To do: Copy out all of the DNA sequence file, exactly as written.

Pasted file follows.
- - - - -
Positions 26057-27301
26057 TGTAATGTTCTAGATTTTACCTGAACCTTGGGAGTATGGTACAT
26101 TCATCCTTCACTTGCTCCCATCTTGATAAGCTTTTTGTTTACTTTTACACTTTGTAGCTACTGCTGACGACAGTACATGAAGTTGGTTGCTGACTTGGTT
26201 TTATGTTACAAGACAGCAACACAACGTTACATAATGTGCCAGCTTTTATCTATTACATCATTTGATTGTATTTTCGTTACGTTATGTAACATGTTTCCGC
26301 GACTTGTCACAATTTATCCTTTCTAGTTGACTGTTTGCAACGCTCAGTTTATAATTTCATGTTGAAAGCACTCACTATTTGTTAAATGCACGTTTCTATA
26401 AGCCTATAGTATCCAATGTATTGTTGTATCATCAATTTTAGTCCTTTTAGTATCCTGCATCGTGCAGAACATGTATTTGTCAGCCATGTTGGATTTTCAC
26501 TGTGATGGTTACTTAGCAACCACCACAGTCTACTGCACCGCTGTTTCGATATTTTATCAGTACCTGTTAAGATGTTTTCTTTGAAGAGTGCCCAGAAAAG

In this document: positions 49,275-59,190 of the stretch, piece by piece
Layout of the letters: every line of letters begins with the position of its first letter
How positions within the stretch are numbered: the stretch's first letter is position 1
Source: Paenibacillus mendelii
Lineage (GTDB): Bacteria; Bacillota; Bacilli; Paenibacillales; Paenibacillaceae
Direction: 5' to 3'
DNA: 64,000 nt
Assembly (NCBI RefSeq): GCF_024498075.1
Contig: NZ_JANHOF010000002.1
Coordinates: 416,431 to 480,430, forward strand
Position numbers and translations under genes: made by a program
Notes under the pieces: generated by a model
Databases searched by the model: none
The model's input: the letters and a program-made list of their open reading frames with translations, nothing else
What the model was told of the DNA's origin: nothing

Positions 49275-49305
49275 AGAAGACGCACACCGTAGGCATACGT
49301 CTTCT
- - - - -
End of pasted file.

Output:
Positions 26057-27301
26057 TGTAATGTTCTAGATTTTACCTGAACCTTGGGAGTATGGTACAT
26101 TCATCCTTCACTTGCTCCCATCTTGATAAGCTTTTTGTTTACTTTTACACTTTGTAGCTACTGCTGACGACAGTACATGAAGTTGGTTGCTGACTTGGTT
26201 TTATGTTACAAGACAGCAACACAACGTTACATAATGTGCCAGCTTTTATCTATTACATCATTTGATTGTATTTTCGTTACGTTATGTAACATGTTTCCGC
26301 GACTTGTCACAATTTATCCTTTCTAGTTGACTGTTTGCAACGCTCAGTTTATAATTTCATGTTGAAAGCACTCACTATTTGTTAAATGCACGTTTCTATA
26401 AGCCTATAGTATCCAATGTATTGTTGTATCATCAATTTTAGTCCTTTTAGTATCCTGCATCGTGCAGAACATGTATTTGTCAGCCATGTTGGATTTTCAC
26501 TGTGATGGTTACTTAGCAACCACCACAGTCTACTGCACCGCTGTTTCGATATTTTATCAGTACCTGTTAAGATGTTTTCTTTGAAGAGTGCCCAGAAAAG

In this document: positions 49,275-59,190 of the stretch, piece by piece
Layout of the letters: every line of letters begins with the position of its first letter
How positions within the stretch are numbered: the stretch's first letter is position 1
Source: Paenibacillus mendelii
Lineage (GTDB): Bacteria; Bacillota; Bacilli; Paenibacillales; Paenibacillaceae
Direction: 5' to 3'
DNA: 64,000 nt
Assembly (NCBI RefSeq): GCF_024498075.1
Contig: NZ_JANHOF010000002.1
Coordinates: 416,431 to 480,430, forward strand
Position numbers and translations under genes: made by a program
Notes under the pieces: generated by a model
Databases searched by the model: none
The model's input: the letters and a program-made list of their open reading frames with translations, nothing else
What the model was told of the DNA's origin: nothing

Positions 49275-49305
49275 AGAAGACGCACACCGTAGGCATACGT
49301 CTTCT